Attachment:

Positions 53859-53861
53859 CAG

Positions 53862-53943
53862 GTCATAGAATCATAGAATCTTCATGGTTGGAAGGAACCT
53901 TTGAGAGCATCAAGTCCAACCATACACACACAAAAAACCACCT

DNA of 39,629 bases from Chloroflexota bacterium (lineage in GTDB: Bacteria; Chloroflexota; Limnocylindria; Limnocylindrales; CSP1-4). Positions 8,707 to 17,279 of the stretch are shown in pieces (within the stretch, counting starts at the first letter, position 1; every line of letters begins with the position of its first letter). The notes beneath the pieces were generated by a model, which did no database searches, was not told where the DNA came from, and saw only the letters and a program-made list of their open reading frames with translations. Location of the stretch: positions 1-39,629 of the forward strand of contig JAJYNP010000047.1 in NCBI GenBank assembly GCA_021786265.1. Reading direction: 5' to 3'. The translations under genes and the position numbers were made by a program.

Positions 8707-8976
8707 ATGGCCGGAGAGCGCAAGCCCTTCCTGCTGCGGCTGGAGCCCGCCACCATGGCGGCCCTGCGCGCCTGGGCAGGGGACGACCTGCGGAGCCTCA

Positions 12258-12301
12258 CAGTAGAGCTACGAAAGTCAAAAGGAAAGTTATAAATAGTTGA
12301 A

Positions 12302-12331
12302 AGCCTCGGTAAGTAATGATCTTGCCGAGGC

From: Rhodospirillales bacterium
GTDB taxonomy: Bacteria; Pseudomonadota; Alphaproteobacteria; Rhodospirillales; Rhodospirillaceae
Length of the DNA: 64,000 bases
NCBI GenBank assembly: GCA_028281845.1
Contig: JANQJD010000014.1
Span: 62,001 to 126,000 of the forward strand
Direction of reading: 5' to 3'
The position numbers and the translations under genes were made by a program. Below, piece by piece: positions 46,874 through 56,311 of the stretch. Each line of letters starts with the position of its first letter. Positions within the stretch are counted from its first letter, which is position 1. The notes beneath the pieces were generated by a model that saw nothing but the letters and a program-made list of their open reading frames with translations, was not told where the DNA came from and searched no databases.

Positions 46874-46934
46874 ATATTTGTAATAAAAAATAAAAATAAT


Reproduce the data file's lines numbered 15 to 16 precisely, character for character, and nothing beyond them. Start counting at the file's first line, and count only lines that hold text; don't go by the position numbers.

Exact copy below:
GTDB taxonomy: Bacteria; Pseudomonadota; Alphaproteobacteria; Rhodospirillales; Rhodospirillaceae
Length of the DNA: 64,000 bases